CoMM C: Transitioning from a Straight Path to a Simple Bend

For old times' sake, some educational info for everyone who needs more control over his/her bike.

CoMM C: Transitioning from a Straight Path to a Simple Bend

Postby David W » 05 Oct 2018, 23:59

:oops: This is a place where we can start to talk about one of our Cornering techniques.

Suppose you are riding in balanced fashion down a straight path. At the end of that straight is a bend in the road, a bend that you are familiar with.

That bend is of the simple type in that it has both a definite inside and an outer side. It is more like a "C" curve than, for example, an "S" curve. You can even think of that curve as part of a circle, and assume that you plan to go round that circular path in balanced fashion at a fairly constant speed that you have chosen. (You can also assume, if you want, that your chosen speed is low enough so that you have no need to change your body posture, or your position in the saddle, while negotiating this corner.)

Describe, if you will, how you transition your bike from that straight path so that it ends up rounding that curve in balanced fashion.

Some words that might be useful to you in your description are contained in the nearby thread called CoMM B and C: The Terminology of Turning and Balancing on nearby page http://www.my-mc-phoenix.com/viewtopic.php?f=13&t=14780 .

A balancing technique that I plan to use in my description is contained in the nearby thread CoMM B: Doing Basic Bike Balancing using the "Minimal" Method. (Maybe you will find it useful in your description; see nearby page http://www.my-mc-phoenix.com/viewtopic.php?f=13&t=14829 for it.)

Finally, assume that the simple curve described ends by becoming another straight path. We can discuss at a later time how we transition from that curved path to that other, second straight path.
'Tis not its looks, but how it cooks.
And I've found that most liter size Pans, when warmed up, cook well.
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David W
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Re: CoMM C: Transitioning from a Straight Path to a Simple

Postby David W » 22 Mar 2020, 05:17

I will have a go at it.
I start by assuming all that is listed in the above post.

I have already slowed to my desired speed. I have chosen a path toward the outside of the curve but away from the outer edge of my lane. And I have checked that there is no other vehicle following me too closely.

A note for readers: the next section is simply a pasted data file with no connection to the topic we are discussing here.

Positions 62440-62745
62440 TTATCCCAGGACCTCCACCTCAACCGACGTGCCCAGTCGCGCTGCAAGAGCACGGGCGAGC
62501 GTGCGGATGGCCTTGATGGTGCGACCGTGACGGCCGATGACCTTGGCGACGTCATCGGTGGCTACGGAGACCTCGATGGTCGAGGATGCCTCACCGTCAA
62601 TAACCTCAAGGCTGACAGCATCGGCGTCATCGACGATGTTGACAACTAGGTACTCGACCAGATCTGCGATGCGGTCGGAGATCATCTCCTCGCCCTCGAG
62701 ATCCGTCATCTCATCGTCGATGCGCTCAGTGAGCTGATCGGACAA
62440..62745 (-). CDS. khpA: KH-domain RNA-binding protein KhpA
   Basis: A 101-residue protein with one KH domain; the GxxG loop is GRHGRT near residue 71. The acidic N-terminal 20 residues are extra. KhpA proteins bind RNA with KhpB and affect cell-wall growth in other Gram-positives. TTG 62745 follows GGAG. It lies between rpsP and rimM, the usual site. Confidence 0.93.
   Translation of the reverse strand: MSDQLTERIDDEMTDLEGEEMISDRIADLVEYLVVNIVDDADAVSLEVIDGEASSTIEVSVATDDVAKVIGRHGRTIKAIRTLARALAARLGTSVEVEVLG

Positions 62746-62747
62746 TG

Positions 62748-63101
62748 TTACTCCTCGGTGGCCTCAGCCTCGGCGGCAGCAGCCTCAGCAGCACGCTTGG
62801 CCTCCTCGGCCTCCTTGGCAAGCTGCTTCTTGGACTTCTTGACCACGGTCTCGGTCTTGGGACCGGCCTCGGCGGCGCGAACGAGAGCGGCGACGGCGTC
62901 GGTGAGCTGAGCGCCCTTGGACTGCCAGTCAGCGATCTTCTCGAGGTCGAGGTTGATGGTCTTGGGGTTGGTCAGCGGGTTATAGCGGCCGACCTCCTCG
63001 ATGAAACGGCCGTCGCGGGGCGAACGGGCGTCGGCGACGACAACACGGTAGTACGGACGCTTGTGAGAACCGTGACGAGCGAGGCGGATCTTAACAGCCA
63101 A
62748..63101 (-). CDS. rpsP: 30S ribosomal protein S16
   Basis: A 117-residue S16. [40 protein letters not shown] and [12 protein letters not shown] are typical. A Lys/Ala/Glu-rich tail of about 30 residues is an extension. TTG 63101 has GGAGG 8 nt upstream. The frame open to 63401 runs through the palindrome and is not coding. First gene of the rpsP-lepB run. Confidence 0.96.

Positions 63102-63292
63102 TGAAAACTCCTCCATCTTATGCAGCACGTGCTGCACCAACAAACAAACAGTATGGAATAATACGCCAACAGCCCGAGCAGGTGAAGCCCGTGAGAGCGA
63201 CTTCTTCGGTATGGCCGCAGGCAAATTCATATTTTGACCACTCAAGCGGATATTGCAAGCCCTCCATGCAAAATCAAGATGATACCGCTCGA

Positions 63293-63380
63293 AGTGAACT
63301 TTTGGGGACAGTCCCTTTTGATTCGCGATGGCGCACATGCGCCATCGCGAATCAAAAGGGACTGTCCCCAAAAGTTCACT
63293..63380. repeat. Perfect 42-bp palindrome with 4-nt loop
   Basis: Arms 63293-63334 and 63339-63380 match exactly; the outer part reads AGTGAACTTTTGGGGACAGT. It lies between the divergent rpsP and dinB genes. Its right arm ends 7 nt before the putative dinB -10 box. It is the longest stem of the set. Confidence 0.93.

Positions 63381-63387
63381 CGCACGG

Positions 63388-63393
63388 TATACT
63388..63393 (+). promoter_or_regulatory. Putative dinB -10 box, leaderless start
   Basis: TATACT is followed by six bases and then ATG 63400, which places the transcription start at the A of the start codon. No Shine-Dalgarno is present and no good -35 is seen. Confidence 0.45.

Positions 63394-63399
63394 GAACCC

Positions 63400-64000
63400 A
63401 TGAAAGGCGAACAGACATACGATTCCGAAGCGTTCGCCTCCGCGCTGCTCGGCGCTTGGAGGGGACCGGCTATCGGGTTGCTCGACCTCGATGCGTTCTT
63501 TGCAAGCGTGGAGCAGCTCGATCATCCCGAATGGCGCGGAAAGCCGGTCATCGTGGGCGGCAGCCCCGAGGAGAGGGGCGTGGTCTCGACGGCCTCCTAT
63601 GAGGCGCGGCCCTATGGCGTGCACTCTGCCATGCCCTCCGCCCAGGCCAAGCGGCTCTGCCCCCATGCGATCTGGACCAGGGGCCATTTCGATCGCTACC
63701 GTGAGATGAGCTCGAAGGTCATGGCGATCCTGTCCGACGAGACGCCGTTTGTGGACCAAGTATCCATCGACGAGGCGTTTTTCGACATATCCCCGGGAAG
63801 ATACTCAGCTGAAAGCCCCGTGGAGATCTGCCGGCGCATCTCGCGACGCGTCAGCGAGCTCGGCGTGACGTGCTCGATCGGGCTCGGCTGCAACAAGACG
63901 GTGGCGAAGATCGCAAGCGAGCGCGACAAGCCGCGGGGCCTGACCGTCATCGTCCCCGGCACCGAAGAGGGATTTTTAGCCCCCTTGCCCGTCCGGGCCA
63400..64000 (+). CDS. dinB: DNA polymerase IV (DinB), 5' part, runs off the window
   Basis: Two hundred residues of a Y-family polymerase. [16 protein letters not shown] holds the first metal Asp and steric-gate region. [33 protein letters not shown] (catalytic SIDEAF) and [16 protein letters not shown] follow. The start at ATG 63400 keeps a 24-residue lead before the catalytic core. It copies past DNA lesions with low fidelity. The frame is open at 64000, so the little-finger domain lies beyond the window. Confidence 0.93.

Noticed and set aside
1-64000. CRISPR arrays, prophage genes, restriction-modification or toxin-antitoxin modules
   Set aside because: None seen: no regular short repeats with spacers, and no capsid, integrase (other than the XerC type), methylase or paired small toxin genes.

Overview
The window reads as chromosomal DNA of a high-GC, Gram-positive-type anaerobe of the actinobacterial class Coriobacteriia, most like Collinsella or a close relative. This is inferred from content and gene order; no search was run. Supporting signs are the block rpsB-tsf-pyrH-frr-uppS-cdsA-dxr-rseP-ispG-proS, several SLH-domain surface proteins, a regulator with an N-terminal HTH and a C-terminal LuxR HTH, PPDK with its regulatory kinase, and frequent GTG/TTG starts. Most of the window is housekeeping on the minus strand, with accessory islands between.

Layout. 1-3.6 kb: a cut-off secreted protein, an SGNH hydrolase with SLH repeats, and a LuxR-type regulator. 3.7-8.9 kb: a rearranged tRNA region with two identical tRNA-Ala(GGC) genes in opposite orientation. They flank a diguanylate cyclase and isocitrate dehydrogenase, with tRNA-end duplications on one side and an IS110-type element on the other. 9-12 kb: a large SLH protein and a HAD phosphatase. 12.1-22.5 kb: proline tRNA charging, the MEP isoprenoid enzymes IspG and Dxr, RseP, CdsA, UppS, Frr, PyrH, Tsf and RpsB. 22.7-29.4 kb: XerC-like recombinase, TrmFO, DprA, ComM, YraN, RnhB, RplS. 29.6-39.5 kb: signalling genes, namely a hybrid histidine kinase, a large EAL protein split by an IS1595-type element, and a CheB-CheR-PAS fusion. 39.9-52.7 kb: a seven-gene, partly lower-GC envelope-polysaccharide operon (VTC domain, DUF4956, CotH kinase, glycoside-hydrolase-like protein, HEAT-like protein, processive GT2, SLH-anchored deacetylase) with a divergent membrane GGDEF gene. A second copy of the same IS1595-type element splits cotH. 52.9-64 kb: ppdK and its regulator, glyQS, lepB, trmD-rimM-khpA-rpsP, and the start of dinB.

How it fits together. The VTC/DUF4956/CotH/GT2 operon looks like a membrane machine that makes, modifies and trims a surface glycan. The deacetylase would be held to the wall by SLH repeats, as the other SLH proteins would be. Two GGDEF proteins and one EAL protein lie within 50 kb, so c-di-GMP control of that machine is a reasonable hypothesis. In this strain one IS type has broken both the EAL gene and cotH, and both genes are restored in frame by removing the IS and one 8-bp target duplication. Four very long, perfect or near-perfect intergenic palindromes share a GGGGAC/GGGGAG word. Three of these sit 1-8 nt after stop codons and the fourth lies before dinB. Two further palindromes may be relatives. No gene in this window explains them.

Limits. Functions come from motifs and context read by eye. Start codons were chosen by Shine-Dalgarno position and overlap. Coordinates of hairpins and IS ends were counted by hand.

In short, I first lean the bike toward the inside of the curve. Then I quickly steer towards that inside.

Here are the details:

First, when I get to the Right Place, I push the inner grip away from me a slight to moderate amount. This unbalances the bike towards the inside, causing the lean angle to start increasing more and more. (This step can be called Counter steering for inbalance, and it requires some traction in the front.)

Second, I monitor the increasing lean angle. If it's increasing at about the right rate, I just wait until the lean angle approaches that angle I estimate is Right for this speed and this curve.

Third, when the lean angle is almost Right, I rebalance the bike using the Minimal Method mentioned above. Doing so leaves the bike leaning into the curve and steadily steered towards the inside of the curve. And if the resulting, steady, lean angle is indeed Right, I am all set to cruise around the curve, in balanced fashion, at my chosen speed.
--------------------------------------------------------------Even More Details-------------------------------------------
In that last sentence, the lean angle is "steady" because the bike has been brought back into balance. And to end on a technical note, the "steady" steering mentioned means the "steering angle" is not changing, and so the path of the bike is a "circular" path, which matches the assumed shape of the road, and of my lane. I and the bike are indeed "all set" to cruise round the curve.

That "third" step can be called Counter steering for balance, followed by Direct steering (which is steering toward the inside of the curve). And because it tends to slow down the bike a bit, the third step often includes rolling on the throttle a bit, in order to keep the bike from leaning too much. The third step and even the subsequent "cruising" typically require substantial, continuous traction, front and rear.

Disclaimer:. This is all merely a personal description. It is not a recipe; it contains no recommendation and no guarantee, either.
'Tis not its looks, but how it cooks.
And I've found that most liter size Pans, when warmed up, cook well.
User avatar
David W
Bacon Butty Legend
Bacon Butty Legend
 
Posts: 1171
Joined: 30 Aug 2006, 04:50
Location: Topeka, Kansas, USA
Full name: David W.
Make: Honda
Model: ST1100M/P ST1100AR/S
Year: 1991/1993, 1994/1995
Colour: 2 reds; 2 are black.


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